Amber Valley Borough Council have announced that work on a replacement for the derelict Swiss Tea Rooms in the Belper River Gardens is moving forward.
The issue was discussed at length at the Improvement and Scrutiny meeting on Thursday 6th June in the Council Chamber, Ripley. The meeting was chaired by Cllr Jack Brown.
Amber Valley Borough Council said they are “committed to delivering a new building which will be appropriate to the setting and history of the site and which will enhance the visitor experience.”
In March (21st) AVBC sought £290,000 for a proposed replacement to the Swiss Tea Rooms at Belper River Gardens. At the time their own consultant stated that a building on the scale of that proposed by the Belper Community Enterprise (CIC) was not “financially sustainable.”
The proposed AVBC scheme, which was called-in by Cllr Bellamy earlier in the year on the grounds that it would not be suitable for a World Heritage Site, would see the Tea Rooms being replaced with a smaller facility to that which has been previously been shown by the CIC group.
The AVBC report goes further to state that construction of the larger design as proposed by the CIC group “will in effect require a leap of faith by the Council, as it’s own independent expert advice has identified that a larger building is very unlikely to be financially sustainable and is predicated on unproven assumptions in terms of increased visitor numbers.”
The CIC stated: “At present we do not feel that the ADC report justifies a change in direction on our part, we are proceeding with submitting the planning application for the building as discussed to date and we will continue applying to grant making bodies to cover the funding gap.”
“The CIC has significantly developed the project and gained popular support through publicity, events and a substantial on-line following.”
At the meeting Cllr Atkinson stated that the work the Community Interest Group had done already on the Tea Rooms should be considered and that “they should be properly consulted with and the work that they had done should be respected.”
Members of the public, including Anne Sadler and Barry Rusdon, then spoke on the limitations of a kiosk, their frustration with years of failed proposals and need to have a fit for purpose building.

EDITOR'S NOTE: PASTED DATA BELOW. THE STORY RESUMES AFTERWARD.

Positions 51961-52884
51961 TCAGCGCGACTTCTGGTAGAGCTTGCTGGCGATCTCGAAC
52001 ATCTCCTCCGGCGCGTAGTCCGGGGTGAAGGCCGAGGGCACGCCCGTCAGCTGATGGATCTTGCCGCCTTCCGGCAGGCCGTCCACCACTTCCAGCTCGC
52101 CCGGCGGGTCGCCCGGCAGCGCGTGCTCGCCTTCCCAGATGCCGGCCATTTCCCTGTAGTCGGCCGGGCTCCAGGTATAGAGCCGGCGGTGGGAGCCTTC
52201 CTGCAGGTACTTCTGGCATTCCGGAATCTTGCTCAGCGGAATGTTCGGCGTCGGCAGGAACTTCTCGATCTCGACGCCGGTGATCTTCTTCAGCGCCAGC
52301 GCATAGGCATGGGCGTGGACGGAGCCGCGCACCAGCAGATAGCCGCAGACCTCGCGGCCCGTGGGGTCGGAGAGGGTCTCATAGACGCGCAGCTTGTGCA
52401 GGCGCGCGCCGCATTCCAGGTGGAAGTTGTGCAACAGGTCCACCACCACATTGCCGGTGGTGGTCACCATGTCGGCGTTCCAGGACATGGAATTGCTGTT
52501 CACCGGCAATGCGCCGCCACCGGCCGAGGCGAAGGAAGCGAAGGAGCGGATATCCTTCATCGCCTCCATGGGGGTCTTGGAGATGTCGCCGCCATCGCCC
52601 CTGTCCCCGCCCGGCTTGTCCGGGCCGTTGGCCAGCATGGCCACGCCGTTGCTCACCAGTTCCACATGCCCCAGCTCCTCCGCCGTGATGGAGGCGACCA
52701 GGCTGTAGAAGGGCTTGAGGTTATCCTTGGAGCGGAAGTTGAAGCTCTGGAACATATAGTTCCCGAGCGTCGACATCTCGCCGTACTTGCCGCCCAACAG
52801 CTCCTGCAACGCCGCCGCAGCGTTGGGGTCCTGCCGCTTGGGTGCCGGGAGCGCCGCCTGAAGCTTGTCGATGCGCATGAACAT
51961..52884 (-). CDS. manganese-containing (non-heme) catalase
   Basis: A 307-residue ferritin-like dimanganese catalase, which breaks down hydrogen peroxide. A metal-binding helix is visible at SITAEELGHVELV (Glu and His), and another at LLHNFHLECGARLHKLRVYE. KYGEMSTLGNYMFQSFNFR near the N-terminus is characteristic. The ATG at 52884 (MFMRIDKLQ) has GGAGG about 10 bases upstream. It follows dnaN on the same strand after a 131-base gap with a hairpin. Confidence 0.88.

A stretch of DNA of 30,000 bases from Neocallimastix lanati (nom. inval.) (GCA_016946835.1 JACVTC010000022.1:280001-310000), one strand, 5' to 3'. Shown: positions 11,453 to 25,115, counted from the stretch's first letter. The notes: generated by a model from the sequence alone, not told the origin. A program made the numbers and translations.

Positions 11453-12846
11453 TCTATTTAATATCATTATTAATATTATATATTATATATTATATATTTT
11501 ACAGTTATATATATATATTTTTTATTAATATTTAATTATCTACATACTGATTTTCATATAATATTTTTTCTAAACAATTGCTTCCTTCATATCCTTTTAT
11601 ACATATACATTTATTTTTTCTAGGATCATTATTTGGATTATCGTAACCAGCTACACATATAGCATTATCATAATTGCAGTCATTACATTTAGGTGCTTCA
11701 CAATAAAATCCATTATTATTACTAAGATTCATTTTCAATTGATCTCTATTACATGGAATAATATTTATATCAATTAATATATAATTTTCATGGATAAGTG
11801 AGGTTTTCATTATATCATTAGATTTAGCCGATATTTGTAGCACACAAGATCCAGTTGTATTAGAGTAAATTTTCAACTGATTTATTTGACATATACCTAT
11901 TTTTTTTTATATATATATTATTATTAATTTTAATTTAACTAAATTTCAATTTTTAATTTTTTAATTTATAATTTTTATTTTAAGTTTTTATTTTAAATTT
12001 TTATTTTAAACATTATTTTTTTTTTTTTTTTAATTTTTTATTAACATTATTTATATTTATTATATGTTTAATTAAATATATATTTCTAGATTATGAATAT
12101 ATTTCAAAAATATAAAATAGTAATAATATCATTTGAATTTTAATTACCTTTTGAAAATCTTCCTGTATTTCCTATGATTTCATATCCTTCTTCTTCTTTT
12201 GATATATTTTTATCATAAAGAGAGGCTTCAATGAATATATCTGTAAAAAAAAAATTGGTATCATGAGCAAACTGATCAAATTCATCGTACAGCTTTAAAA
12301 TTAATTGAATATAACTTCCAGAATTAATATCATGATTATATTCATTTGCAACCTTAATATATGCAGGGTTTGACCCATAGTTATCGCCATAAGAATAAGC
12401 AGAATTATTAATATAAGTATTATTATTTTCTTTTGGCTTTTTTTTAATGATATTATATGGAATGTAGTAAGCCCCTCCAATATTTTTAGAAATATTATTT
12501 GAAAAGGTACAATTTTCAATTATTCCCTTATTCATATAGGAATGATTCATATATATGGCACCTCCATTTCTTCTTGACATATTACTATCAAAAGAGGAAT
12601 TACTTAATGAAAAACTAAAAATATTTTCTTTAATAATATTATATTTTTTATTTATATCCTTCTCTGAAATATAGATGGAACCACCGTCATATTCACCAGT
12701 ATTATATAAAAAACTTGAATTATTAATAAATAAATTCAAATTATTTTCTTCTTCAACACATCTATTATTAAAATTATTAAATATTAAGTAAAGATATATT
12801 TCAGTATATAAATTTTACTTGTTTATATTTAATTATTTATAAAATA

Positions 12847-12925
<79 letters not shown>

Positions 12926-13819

Cllr Bellamy argued that consultations had failed to take into account heritage partners such as the World Heritage Partnership or English Heritage or the council’s own heritage experts. His proposed alternative was to sell other assets with the intension of plugging the funding gap for the CIC scheme.
He added: “The way we are going, we are destined to have yet another failed scheme with inappropriate designs submitted. The fact that the leader of the council, Cllr Buttery, and the cabinet member for the environment, Cllr Short, were openly whipping the vote at a scrutiny meeting is disgraceful, and will be brought to the attention of the local government ombudsman.”
Belper Town Council said: “The Town Council wants to see a Tea Rooms built at the River Gardens. It considered the Borough Council’s intention to build a facility rather than lease the land to the CIC to build the facility and in light of this agreed to support the Borough with the £100,000 committed to the Tea Rooms project. It has amended the Grant Agreement to the CIC – so that the agreement only comes into effect if the Borough Council’s project fails. In essence the Town Council continues to support the facility with the £100,000 funding.”
The County Council will now use the Government’s Contracts Finder website to seek suitable companies that are interested in designing and building a new facility that is in keeping with its heritage setting, as soon as possible.
Speaking after the Scrutiny Committee, Cllr Chris Short, Cabinet Portfolio Holder for Environment said, “This delay of almost three months has been extremely disappointing and, in my opinion, unnecessary. I am relieved that we can now start to replace the derelict and collapsing Swiss Tea Rooms with a viable refreshments facility.
“The approval to procure a replacement building at a cost of up to £290,000 is proportionate in the light of the findings of the specialist catering consultant. By using ‘design and build’ we will keep costs as low as possible and hope to make up for lost time.”
As yet no plans have been drawn up or submitted to the council.
Featured Image: Clare Washbrook